A Facebook page popped up Wednesday on the Internet informing people in Baton Rouge where sobriety checkpoints and speed traps are located, and law enforcement officials have mixed reactions to it.

The social networking site also has pages providing the same information for other south Louisiana cities.

The pages are each titled “DWI Checkpoint” with a city name attached and include information about where DWI checkpoints and speed traps are in the respective city.

While the creators — or administrators — of the pages are anonymous, they post news stories and news releases from law enforcement agencies about sobriety checkpoints.

Facebook users also post information about checkpoints and speed traps they have seen.

The Baton Rouge page had more than 5,000 followers Thursday evening.

A Louisiana State Police spokesman, Lt. Doug Cain, said he was not sure why the pages were created.

“I hope that it’s not to promote impaired driving,” he said. “Our priority is always public safety.

“We accomplish that through both enforcement and education. And we’re going to continue to do that, regardless of a Facebook page.”

The Baton Rouge Police Department sees the DWI Facebook page in a positive light, said Sgt. Donald Stone, a police spokesman.

Stone said the Police Department does not believe the page will encourage drunken drivers to take alternate routes to avoid detection at checkpoints.

“People are going to slow down or they’re not going to drive and drink,” Stone said.

But East Baton Rouge Parish Sheriff’s Office spokeswoman Casey Rayborn Hicks said her department does not consider the page “a good thing.”

Hicks said the Sheriff’s Office has no way of knowing if the postings have affected the number of people arrested for driving while intoxicated.

“We hope that people will practice safe driving practices and obey the law at all times and in all locations, regardless of checkpoints,” she said.

All but one of the pages’ administrators declined comment for this story.

The New Orleans page’s administrator, who did respond, did not provide an identity.

The response, posted on the page, said the purpose of the pages is “about promoting awareness and keeping everyone safe.”

Comments from Facebook users have been both positive and negative.

Comments on the Baton Rouge page are mostly positive.

A Baton Rouge Community College student and user of the Baton Rouge page, Justin Forbes, told other followers Wednesday about a DWI checkpoint on Plank Road past Harding Boulevard in a posting.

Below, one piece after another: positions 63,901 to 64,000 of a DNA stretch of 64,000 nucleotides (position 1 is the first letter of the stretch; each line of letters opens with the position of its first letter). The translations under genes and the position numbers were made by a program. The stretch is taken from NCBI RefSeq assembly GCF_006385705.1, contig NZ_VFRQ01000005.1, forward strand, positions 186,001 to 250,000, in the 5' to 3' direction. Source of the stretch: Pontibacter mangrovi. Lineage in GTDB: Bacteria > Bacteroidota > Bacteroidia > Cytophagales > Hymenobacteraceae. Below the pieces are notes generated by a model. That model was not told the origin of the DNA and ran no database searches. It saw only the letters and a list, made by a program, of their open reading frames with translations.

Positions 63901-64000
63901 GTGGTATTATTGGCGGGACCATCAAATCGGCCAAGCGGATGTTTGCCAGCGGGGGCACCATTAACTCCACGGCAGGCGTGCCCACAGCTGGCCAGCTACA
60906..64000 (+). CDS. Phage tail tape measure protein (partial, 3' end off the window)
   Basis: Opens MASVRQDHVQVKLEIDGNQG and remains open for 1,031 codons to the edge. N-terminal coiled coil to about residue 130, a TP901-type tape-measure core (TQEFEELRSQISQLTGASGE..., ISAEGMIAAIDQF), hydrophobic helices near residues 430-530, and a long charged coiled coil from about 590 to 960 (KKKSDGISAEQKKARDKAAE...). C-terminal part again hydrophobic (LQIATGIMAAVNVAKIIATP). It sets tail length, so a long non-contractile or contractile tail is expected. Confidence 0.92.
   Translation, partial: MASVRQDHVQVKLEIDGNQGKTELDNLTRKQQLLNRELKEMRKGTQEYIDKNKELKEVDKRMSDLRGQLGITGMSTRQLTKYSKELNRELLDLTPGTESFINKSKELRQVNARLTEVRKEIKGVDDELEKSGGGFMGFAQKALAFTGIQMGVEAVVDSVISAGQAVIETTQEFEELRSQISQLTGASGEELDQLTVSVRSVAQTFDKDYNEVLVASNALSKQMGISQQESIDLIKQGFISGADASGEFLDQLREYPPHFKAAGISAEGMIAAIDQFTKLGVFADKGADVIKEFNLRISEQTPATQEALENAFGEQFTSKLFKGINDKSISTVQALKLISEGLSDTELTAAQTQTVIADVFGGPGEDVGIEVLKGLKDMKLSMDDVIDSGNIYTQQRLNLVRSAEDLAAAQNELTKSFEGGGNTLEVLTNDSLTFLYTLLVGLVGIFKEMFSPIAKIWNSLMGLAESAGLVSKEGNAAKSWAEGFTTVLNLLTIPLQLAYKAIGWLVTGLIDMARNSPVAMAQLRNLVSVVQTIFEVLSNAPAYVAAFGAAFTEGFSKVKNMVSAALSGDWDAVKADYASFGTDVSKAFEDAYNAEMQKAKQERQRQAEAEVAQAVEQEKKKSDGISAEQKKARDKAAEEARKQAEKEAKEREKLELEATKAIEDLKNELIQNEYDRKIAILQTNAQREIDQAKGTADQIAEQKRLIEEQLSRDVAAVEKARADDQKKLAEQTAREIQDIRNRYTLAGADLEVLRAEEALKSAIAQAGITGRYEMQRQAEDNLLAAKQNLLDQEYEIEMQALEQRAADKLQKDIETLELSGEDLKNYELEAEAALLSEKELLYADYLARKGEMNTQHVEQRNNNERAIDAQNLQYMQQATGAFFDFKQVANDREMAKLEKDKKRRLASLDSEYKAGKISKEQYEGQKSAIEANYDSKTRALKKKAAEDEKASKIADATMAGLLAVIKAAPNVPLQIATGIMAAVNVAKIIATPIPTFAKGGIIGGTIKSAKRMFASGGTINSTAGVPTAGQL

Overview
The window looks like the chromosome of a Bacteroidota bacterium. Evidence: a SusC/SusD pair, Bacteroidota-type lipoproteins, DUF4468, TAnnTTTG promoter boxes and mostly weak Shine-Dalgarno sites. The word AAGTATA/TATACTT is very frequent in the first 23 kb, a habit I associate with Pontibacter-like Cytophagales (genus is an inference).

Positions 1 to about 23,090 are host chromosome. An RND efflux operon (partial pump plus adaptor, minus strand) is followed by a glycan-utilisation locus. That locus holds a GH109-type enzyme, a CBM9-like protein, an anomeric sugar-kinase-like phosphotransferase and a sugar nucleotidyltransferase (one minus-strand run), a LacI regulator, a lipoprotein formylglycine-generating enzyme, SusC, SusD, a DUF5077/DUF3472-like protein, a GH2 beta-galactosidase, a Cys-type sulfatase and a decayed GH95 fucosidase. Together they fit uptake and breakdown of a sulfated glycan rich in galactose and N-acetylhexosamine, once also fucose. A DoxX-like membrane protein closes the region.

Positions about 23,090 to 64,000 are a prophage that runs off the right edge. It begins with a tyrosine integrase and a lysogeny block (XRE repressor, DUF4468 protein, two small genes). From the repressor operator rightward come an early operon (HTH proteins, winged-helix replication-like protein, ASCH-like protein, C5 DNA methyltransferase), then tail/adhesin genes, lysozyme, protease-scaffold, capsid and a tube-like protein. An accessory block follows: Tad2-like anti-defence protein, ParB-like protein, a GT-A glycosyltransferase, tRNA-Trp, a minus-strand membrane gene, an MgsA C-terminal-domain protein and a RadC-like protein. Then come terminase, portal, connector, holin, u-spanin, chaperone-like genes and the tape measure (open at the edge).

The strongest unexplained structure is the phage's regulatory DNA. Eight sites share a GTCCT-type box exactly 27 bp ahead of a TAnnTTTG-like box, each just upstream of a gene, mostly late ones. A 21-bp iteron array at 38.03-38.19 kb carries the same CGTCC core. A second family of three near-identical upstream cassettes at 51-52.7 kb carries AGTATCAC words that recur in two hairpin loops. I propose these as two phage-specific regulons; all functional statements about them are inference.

Later, during an interview, Forbes said he is not sure what to think of the pages.

Forbes said warning people about checkpoints is a good idea, but he also worries the pages’ information ultimately will encourage people to take alternative routes to avoid detection at checkpoints.

“It’s Baton Rouge; it’s a college town, and it’s full of rednecks that will drink and drive,” Forbes said.

The first south Louisiana DWI page appeared Saturday on Facebook and said it covered the Slidell area.

It had nearly 9,000 followers as of Thursday afternoon.

Slidell Police Chief Randy Smith said he is not a fan of the Facebook pages.

“It was kind of shocking,” Smith said. “I don’t know who’ behind it.”

Smith said his department would “combat” the pages by either setting up more checkpoints or relocating checkpoints after a short period of time.

“We’re doing it for the safety of the community and to, of course, get drunk drivers off the road,” Smith said. “To start a Facebook page with the intention of notifying people where we are, hinders what we’re attempting to do.”

The New Orleans page had nearly 2,500 followers and the Lafayette page had more than 2,300 followers as of Thursday evening.

New pages for Mandeville, Houma and Alexandria formed Thursday.

Lafayette Police Department spokesman Cpl. Paul Mouton said his department frowned on the Facebook pages, but he also said finding out where checkpoints are located is “something out of our control.”

“If they know our location, then it won’t necessarily discourage them,” Mouton said. “They’ll take alternative routes.”